Jesus understood that every prophecy was about Him. We see this from His persistent appeal to Old Testament messianic prophecies as verifying who He is (e.g., Zech. 9:9 in Matt. 21:5; Zech. 13:7 in Matt. 26:31).

Jesus understood that all the festivals and feasts in the Old Testament were pointing forward to what He would accomplish in the work of redemption. We know this because in His first sermon in Nazareth (Luke 4), He alluded to the Year of Jubilee and explained that He had come to give the reality of what that feast typified. The Year of Jubilee happened once every fifty years—once in a lifetime for the average person (Ps. 90:10). Debts would be canceled and the inheritance would be restored. Jesus does that very thing spiritually for His people through His death and resurrection. He is the Passover, the firstfruits, the Jubilee, and every other feast and festival (1 Cor. 5:7; Col. 2:16–17).

By reading the Scriptures, Jesus came to understand that marriage was ordained at creation so that He might redeem a spiritual bride for Himself. He repeatedly referred to Himself as “the bridegroom” (Matt. 9:15; 25:1–10).

Jesus learned from the Scriptures that He must be the perfectly wise and righteous man in order to be the source of wisdom and righteousness for His people (1 Cor. 1:30). When He read the Proverbs, Jesus read them as covenant wisdom and righteousness, which God requires of man. He knew that He must fully embody the wisdom and righteousness of the Psalms and the Proverbs in order to become the source of that wisdom and righteousness for His people.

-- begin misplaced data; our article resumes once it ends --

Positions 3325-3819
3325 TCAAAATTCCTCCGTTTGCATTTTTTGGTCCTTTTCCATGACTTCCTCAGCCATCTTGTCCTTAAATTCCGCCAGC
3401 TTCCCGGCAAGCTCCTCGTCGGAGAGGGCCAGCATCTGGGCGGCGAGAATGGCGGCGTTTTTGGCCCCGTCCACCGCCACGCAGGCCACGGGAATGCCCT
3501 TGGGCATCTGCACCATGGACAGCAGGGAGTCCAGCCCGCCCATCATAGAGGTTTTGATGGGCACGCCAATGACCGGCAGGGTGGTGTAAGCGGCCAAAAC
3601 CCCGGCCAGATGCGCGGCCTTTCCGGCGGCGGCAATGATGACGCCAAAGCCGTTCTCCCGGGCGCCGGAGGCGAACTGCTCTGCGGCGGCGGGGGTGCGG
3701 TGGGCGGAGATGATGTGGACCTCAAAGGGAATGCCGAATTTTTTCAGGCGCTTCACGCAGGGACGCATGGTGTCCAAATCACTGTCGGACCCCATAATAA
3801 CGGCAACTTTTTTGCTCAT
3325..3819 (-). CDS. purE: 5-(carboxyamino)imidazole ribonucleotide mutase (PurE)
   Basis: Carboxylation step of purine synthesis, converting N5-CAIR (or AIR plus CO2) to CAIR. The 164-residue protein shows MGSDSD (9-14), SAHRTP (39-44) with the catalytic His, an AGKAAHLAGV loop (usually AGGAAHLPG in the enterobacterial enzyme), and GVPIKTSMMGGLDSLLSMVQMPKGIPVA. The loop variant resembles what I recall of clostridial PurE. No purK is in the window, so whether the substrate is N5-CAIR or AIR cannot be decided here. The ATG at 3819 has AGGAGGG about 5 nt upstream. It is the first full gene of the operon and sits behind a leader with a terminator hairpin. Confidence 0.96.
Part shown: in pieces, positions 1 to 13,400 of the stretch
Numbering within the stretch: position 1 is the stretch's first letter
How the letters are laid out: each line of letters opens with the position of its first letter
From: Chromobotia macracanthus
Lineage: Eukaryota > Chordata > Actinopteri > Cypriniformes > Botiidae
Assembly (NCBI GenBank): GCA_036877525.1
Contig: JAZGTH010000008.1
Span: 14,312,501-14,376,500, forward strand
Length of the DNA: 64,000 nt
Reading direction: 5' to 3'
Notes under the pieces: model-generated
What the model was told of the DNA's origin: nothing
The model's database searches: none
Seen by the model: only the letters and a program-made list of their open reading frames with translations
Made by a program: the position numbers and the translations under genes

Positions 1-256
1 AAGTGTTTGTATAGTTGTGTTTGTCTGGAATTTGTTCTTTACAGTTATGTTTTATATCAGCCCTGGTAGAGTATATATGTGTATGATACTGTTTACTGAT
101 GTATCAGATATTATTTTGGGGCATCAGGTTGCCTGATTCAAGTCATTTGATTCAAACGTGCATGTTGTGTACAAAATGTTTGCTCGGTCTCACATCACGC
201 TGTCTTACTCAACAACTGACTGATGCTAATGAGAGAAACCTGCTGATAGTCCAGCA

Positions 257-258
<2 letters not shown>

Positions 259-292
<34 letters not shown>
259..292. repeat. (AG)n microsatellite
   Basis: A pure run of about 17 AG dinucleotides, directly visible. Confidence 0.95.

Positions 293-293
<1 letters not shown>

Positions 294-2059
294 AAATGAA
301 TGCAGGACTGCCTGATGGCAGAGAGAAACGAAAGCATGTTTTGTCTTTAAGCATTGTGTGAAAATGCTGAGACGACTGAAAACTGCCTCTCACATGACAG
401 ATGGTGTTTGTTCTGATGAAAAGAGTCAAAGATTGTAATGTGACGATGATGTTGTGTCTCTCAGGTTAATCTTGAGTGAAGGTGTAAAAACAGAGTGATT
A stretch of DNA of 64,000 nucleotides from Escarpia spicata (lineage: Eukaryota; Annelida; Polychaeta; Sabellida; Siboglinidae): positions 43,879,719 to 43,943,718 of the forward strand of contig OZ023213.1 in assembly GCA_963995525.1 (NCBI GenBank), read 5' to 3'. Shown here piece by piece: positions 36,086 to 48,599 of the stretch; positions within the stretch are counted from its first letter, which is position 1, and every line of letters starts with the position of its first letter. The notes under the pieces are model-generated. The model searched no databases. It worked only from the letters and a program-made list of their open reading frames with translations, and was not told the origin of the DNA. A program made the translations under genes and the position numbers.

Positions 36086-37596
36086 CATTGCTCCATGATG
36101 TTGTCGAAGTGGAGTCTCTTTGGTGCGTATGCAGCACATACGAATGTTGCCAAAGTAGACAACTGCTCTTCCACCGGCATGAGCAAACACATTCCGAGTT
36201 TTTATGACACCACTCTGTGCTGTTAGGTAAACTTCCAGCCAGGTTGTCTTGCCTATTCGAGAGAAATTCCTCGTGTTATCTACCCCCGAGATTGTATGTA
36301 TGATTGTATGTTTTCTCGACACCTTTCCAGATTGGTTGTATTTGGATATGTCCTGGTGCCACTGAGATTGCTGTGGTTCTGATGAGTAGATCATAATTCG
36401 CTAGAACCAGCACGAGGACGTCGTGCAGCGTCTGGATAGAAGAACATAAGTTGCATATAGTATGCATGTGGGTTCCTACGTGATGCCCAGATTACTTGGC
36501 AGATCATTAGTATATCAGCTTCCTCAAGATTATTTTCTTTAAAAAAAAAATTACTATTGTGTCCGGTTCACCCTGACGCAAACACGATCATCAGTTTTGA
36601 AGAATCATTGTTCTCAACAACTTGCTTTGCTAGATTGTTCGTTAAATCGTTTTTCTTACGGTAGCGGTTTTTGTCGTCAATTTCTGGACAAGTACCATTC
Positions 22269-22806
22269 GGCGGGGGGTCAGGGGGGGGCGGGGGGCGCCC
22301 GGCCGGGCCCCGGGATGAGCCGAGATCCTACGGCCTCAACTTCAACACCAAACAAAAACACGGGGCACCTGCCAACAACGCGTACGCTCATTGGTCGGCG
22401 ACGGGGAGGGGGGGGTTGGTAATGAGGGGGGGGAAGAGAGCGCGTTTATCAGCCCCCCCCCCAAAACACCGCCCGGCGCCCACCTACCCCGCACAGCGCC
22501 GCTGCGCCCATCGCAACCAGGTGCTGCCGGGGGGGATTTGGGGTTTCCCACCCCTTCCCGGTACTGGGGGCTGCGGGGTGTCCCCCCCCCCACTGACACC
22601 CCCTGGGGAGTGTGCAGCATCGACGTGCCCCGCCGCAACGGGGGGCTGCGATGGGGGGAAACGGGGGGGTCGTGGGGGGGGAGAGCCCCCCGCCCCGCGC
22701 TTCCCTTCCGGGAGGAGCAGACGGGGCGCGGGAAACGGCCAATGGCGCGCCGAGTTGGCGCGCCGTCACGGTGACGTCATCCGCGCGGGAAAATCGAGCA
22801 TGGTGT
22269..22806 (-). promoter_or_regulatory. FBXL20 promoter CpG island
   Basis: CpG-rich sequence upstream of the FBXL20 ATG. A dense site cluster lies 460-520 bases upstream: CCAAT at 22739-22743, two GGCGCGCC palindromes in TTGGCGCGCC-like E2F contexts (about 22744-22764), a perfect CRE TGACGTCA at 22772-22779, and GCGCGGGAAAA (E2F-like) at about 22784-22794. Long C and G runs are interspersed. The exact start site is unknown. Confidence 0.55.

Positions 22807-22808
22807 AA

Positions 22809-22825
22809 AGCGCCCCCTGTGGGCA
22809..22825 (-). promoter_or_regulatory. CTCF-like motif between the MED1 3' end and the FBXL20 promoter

Jesus knew from Scripture that He was the Son of David who would sit on the throne of God and rule over His people forever. When Christ read the covenant promises that God had given David—as well as the subsequent kingdom narratives and prophecies—He would have done so with the understanding that He had come to fulfill all of them. Jesus knew that when He finished the work of redemption, His Father would give Him an everlasting kingdom. Jesus read the narrative of David’s life as typological of His own ministry in establishing the kingdom of God.

While much more can be said, the categories we have considered help give us a greater appreciation for the great lengths to which our Savior went in order to redeem us. Embracing this truth helps us fix our eyes steadfastly on the One who is the author and finisher of our faith. It motivates us to seek Him more fervently. It encourages us to trust Him as our Redeemer more fully. It helps us understand that all life and godliness are found in Him and in Him alone. It produces in us shouts of thanksgiving and songs of praise for the loving wisdom of our God in revealing His covenant revelation to the Covenant-Keeper.

Encountering Difficult Passages

Hermeneutics and the Heart

Keep Reading Living by the Word

From the November 2018 Issue
Nov 2018 Issue